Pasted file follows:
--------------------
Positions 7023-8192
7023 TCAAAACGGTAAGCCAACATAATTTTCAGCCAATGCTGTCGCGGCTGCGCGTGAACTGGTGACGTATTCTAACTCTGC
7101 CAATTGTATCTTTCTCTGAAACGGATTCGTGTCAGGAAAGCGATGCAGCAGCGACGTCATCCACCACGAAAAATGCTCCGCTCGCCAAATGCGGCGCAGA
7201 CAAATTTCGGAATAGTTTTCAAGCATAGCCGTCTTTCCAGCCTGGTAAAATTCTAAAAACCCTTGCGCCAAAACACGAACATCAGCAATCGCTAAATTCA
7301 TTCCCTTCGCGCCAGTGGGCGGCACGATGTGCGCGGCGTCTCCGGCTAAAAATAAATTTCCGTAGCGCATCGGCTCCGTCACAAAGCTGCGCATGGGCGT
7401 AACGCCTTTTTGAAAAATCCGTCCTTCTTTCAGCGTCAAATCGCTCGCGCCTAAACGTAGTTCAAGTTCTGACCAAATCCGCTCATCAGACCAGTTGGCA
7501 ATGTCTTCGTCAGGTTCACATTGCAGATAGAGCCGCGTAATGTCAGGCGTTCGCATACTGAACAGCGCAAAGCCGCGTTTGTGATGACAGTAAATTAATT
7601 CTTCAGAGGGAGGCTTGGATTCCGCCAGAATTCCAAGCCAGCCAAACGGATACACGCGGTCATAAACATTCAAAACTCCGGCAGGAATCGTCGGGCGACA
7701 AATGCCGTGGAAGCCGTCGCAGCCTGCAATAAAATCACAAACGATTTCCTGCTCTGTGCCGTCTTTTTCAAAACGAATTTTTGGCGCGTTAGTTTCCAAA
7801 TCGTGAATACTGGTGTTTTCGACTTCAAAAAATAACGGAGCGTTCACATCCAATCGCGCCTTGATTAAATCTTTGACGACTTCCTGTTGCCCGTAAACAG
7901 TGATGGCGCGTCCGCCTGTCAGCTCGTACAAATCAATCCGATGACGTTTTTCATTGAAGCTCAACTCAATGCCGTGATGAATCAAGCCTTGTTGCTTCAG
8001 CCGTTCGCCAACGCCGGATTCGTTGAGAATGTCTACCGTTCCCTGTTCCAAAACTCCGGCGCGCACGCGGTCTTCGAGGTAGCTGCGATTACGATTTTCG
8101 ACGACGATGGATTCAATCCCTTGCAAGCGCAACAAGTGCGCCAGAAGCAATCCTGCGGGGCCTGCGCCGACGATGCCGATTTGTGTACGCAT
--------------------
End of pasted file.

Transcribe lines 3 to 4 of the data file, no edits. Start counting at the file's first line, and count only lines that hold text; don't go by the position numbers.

7101 CAATTGTATCTTTCTCTGAAACGGATTCGTGTCAGGAAAGCGATGCAGCAGCGACGTCATCCACCACGAAAAATGCTCCGCTCGCCAAATGCGGCGCAGA
7201 CAAATTTCGGAATAGTTTTCAAGCATAGCCGTCTTTCCAGCCTGGTAAAATTCTAAAAACCCTTGCGCCAAAACACGAACATCAGCAATCGCTAAATTCA